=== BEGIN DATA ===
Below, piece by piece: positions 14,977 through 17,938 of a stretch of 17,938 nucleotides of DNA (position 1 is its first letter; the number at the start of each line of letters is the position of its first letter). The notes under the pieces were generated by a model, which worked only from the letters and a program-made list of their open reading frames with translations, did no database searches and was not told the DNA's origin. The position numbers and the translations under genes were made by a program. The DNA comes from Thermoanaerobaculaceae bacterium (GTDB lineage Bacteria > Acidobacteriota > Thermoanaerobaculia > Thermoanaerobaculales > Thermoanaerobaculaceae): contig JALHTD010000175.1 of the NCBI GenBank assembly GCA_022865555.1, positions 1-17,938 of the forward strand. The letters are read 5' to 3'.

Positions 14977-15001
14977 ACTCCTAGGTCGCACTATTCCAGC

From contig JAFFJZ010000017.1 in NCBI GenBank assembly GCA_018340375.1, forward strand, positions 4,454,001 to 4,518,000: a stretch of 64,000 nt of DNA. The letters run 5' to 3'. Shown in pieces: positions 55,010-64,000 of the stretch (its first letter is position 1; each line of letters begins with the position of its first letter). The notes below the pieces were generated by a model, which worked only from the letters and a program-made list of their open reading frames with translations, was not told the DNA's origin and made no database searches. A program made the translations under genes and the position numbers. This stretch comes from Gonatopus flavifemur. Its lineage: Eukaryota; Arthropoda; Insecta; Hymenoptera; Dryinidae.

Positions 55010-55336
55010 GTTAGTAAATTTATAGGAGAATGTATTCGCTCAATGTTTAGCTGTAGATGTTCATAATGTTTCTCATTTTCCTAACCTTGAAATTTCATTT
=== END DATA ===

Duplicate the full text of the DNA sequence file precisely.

Below, piece by piece: positions 14,977 through 17,938 of a stretch of 17,938 nucleotides of DNA (position 1 is its first letter; the number at the start of each line of letters is the position of its first letter). The notes under the pieces were generated by a model, which worked only from the letters and a program-made list of their open reading frames with translations, did no database searches and was not told the DNA's origin. The position numbers and the translations under genes were made by a program. The DNA comes from Thermoanaerobaculaceae bacterium (GTDB lineage Bacteria > Acidobacteriota > Thermoanaerobaculia > Thermoanaerobaculales > Thermoanaerobaculaceae): contig JALHTD010000175.1 of the NCBI GenBank assembly GCA_022865555.1, positions 1-17,938 of the forward strand. The letters are read 5' to 3'.

Positions 14977-15001
14977 ACTCCTAGGTCGCACTATTCCAGC

From contig JAFFJZ010000017.1 in NCBI GenBank assembly GCA_018340375.1, forward strand, positions 4,454,001 to 4,518,000: a stretch of 64,000 nt of DNA. The letters run 5' to 3'. Shown in pieces: positions 55,010-64,000 of the stretch (its first letter is position 1; each line of letters begins with the position of its first letter). The notes below the pieces were generated by a model, which worked only from the letters and a program-made list of their open reading frames with translations, was not told the DNA's origin and made no database searches. A program made the translations under genes and the position numbers. This stretch comes from Gonatopus flavifemur. Its lineage: Eukaryota; Arthropoda; Insecta; Hymenoptera; Dryinidae.

Positions 55010-55336
55010 GTTAGTAAATTTATAGGAGAATGTATTCGCTCAATGTTTAGCTGTAGATGTTCATAATGTTTCTCATTTTCCTAACCTTGAAATTTCATTT